about 8 months ago

Customer: Dell Denies Speaker Repair Under Warranty, Blames VLC

vivian Re:bad engineering? (526 comments)

No, the problem is with the design.
A recording of a triangle wave or square wave from a synthesizer at max volume would cause it the same problems. If the speaker really is so crappy as to not be able to handle these transients, all they need to do is add a small 20 cent capacitor to filter out the very high frequency components in parallel with the signal somewhere - either at the output or input. That will reduce the sound quality, but then it's a laptop speaker so sound quality already sucks pretty hard, and convenience and portability is obviously the listeners priority rather than sound fidelity.

about 9 months ago

Australia's $44B Broadband Network May Settle For Fiber Near the Home

vivian Re:The Private Sector should be paying for this... (229 comments)

physical network infrastructure, whether it be for roads, water, rail, electricity or data, will always be inherently monopolistic, since it does not make sense to build multiple parallel networks.
The physical network is best built and run b the government, with services run on top of the networks by multiple competing providers who pay a maintenance fee for use of the network.
If you think the physical internet infrastructure is better off built by private companies, then do you also think road networks and water networks should be 100% privately owned?

about a year ago

Saudi Justice: 10 Years and 2,000 Lashes For Internet Video of Naked Dancing

vivian Re:Being a Saudi (537 comments)

There can indeed be extreme atheism.
I have no belief, but I don't care what religion you believe in, as long as it doesn't infringe on my life. An extremist, atheist or otherwise, would persecute or kill those with differing views.

1 year,19 days

Its Nuclear Plant Closed, Maine Town Is Full of Regret

vivian Re:Uh oh! (380 comments)

A lot of the issues point to bad management by the town planners - there are several mentions of overspending in the article, such as for ladder firetrucks when the town has nothing over 3 storeys high, town water to even the most outlying rural surrounding areas, new sports uniforms every year, etc etc.
Much of the tax burden would be to service some of the debt that was incurred while times were good, or support maintenance on excessively built out infrastructure - otherwise there's no need for tax to be proportionally higher than any other place.

about a year ago

How Outdated Data Distorts Doctors' Pay

vivian Re:Praise Legacy Data (336 comments)

I don't think $451,000 is unreasonable pay for someone who has to look up diseased arses all day to help prevent their owners dying a horrible death - with the prospect of being sued into oblivion if you make a mistake? Sure it's s lot of money, and definitely on the high side, but I think I'd still rather be a programmer earning less than 1/4 of that compared to doing that job. You thik the goatse guy is bad? I reckon a day in the office looking over a proctologist's shoulder would make it look like kittens.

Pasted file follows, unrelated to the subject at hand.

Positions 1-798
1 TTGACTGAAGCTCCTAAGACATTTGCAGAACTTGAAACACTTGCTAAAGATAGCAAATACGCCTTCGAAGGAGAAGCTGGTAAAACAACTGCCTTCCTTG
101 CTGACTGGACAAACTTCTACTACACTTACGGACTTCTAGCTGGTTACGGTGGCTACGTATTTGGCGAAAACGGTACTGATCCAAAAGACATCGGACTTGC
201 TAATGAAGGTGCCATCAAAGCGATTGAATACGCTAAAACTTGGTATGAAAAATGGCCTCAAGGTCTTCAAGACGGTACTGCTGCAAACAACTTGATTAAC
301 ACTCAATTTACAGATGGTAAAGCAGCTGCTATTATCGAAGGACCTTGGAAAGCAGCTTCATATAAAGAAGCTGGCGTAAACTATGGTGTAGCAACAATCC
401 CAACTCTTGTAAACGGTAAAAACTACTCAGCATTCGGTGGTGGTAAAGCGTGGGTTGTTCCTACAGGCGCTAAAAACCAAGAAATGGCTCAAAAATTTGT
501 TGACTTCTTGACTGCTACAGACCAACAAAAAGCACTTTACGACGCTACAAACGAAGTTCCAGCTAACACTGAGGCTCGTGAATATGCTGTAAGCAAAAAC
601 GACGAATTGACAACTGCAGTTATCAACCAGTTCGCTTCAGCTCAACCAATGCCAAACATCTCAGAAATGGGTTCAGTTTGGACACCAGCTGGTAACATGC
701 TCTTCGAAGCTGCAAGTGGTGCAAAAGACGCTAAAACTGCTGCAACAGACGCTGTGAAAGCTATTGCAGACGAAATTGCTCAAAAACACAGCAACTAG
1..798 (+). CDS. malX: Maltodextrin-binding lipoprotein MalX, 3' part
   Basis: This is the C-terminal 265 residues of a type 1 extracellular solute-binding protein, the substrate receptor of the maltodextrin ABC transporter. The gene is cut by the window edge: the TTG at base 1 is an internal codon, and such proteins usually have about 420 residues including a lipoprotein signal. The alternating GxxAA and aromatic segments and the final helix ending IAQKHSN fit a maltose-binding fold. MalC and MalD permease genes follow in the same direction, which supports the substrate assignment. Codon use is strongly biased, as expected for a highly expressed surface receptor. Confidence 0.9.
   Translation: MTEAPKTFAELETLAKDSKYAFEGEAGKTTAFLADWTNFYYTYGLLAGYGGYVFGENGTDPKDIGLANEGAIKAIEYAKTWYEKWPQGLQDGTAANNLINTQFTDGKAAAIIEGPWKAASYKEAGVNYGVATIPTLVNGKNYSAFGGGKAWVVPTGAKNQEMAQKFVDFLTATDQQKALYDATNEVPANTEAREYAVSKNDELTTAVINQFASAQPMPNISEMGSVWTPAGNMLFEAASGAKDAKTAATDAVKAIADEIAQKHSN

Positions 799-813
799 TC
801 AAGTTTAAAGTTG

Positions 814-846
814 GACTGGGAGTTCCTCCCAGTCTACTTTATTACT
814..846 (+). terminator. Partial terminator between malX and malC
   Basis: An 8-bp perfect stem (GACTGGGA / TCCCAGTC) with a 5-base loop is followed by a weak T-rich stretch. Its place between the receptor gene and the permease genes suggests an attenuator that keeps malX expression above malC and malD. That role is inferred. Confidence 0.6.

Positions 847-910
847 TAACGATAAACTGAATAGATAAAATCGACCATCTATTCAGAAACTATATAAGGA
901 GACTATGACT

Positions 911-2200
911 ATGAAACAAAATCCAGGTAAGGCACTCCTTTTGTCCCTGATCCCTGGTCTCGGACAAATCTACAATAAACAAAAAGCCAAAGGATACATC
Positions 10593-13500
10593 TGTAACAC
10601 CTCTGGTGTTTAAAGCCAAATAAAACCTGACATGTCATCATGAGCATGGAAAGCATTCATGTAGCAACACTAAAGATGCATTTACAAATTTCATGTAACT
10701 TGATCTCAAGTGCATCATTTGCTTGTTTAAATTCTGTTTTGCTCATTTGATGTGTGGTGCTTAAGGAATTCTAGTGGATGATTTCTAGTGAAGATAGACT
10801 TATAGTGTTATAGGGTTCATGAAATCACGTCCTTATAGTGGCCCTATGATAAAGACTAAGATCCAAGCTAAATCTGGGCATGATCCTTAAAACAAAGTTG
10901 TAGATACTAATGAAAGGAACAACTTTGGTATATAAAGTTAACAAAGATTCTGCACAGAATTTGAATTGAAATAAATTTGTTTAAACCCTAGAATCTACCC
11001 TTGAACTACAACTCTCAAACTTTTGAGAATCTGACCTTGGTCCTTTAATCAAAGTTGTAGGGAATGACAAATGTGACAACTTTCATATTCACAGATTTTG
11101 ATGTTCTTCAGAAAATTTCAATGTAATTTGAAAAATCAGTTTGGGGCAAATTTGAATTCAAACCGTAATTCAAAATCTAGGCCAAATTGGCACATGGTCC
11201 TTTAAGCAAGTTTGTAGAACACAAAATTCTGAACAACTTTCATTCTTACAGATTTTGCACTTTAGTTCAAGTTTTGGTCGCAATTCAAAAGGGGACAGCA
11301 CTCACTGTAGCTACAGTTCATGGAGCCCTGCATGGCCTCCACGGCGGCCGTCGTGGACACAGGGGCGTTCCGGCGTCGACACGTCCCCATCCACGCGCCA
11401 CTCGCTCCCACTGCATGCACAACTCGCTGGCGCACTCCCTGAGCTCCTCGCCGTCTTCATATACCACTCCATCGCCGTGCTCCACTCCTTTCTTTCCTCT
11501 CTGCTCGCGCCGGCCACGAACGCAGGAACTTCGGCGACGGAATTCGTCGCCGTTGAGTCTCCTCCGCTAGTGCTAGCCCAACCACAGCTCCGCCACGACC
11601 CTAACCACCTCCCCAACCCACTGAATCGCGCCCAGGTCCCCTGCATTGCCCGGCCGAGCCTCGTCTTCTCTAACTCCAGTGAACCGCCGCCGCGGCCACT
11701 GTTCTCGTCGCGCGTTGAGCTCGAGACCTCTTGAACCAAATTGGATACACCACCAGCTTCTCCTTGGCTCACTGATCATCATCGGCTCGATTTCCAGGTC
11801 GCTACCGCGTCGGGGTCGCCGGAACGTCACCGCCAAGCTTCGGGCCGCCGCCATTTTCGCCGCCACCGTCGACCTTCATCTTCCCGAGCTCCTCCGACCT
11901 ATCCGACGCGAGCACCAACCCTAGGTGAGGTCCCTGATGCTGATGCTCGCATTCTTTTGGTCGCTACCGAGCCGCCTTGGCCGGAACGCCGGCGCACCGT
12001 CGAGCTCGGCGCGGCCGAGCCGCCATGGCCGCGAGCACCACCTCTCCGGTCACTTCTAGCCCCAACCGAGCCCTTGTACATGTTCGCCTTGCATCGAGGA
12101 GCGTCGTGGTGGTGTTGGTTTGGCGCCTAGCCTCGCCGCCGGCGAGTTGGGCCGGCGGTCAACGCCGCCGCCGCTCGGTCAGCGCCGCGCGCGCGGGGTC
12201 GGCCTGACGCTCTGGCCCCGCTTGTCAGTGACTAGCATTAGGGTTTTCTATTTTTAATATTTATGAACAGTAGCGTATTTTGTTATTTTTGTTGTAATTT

The tens of millions paid for company executives in charge of companies that take a nose dive and have to be bailed out by taxes? Now that's unreasonable.

about a year ago

In Canada, a 3D-Printed Rifle Breaks On First Firing

vivian Re:I still see a market .... (204 comments)

If you are printing and firing guns made of plastic, you are more likely to encounter Darwin's law before you see any benefit from Moore's law...

about a year ago

Genetically Modified Plants To Produce Natural Lighting

vivian Re:Just say NO to GMO (328 comments)

The closest plant you could even remotely think of transplanting the gene into would be the Tomato, which produces capitate-stalked trichomes, a structure essential for the production of THC.

You could call it the tomanja - I'm sure it'd do even better than tomacco!

about a year and a half ago



Where are the high-res head-mounted displays?

vivian vivian writes  |  more than 5 years ago

vivian (156520) writes "Ever since 1996, when I first set eyes on a Sony GlassTron head mounted display in Japan, I have been awaiting the day that a lightweight head-mounted display came along that actually had decent resolution and didn't look like a brick tied to your face. The closest contender to date seems to be the these from Vuzix, and they are partially transparent too, which is great, but as with every other unit I have found, they only offer video quality — 640x480 or so. Could we petition some manufacturer or other to actually produce something that had a minimum of 1024x768 @30-60hz refresh and stereo vision capable? Extra karma if they incorporate head tracking.
Given there have been a number of other articles on Slashdot, I can't be the only one here that is eagerly awaiting something that could actually be a viable alternative to a PC monitor — especially for gaming or 3d graphics work. Perhaps we could petition a manufacturer to make what we actually want?"